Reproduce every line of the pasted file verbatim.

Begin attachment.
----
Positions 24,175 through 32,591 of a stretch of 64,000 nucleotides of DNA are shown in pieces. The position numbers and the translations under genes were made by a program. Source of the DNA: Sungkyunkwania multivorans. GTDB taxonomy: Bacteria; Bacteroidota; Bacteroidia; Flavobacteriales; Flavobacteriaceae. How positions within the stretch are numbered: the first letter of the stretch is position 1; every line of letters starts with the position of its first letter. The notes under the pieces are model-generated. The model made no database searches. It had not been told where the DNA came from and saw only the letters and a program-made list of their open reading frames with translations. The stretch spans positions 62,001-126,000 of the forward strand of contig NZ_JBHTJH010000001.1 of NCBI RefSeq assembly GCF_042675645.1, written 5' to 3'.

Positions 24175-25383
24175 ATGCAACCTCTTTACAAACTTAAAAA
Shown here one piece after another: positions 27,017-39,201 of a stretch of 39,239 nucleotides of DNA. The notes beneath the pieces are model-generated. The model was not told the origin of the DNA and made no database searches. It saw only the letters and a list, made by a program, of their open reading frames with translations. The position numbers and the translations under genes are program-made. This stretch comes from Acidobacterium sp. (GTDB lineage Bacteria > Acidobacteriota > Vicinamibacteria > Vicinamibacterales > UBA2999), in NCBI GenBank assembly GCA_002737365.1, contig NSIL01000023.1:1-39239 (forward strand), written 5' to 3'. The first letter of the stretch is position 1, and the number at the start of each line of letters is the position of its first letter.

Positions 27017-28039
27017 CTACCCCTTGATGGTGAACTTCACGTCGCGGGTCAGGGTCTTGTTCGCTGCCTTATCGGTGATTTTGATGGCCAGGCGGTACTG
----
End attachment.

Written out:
Positions 24,175 through 32,591 of a stretch of 64,000 nucleotides of DNA are shown in pieces. The position numbers and the translations under genes were made by a program. Source of the DNA: Sungkyunkwania multivorans. GTDB taxonomy: Bacteria; Bacteroidota; Bacteroidia; Flavobacteriales; Flavobacteriaceae. How positions within the stretch are numbered: the first letter of the stretch is position 1; every line of letters starts with the position of its first letter. The notes under the pieces are model-generated. The model made no database searches. It had not been told where the DNA came from and saw only the letters and a program-made list of their open reading frames with translations. The stretch spans positions 62,001-126,000 of the forward strand of contig NZ_JBHTJH010000001.1 of NCBI RefSeq assembly GCF_042675645.1, written 5' to 3'.

Positions 24175-25383
24175 ATGCAACCTCTTTACAAACTTAAAAA
Shown here one piece after another: positions 27,017-39,201 of a stretch of 39,239 nucleotides of DNA. The notes beneath the pieces are model-generated. The model was not told the origin of the DNA and made no database searches. It saw only the letters and a list, made by a program, of their open reading frames with translations. The position numbers and the translations under genes are program-made. This stretch comes from Acidobacterium sp. (GTDB lineage Bacteria > Acidobacteriota > Vicinamibacteria > Vicinamibacterales > UBA2999), in NCBI GenBank assembly GCA_002737365.1, contig NSIL01000023.1:1-39239 (forward strand), written 5' to 3'. The first letter of the stretch is position 1, and the number at the start of each line of letters is the position of its first letter.

Positions 27017-28039
27017 CTACCCCTTGATGGTGAACTTCACGTCGCGGGTCAGGGTCTTGTTCGCTGCCTTATCGGTGATTTTGATGGCCAGGCGGTACTG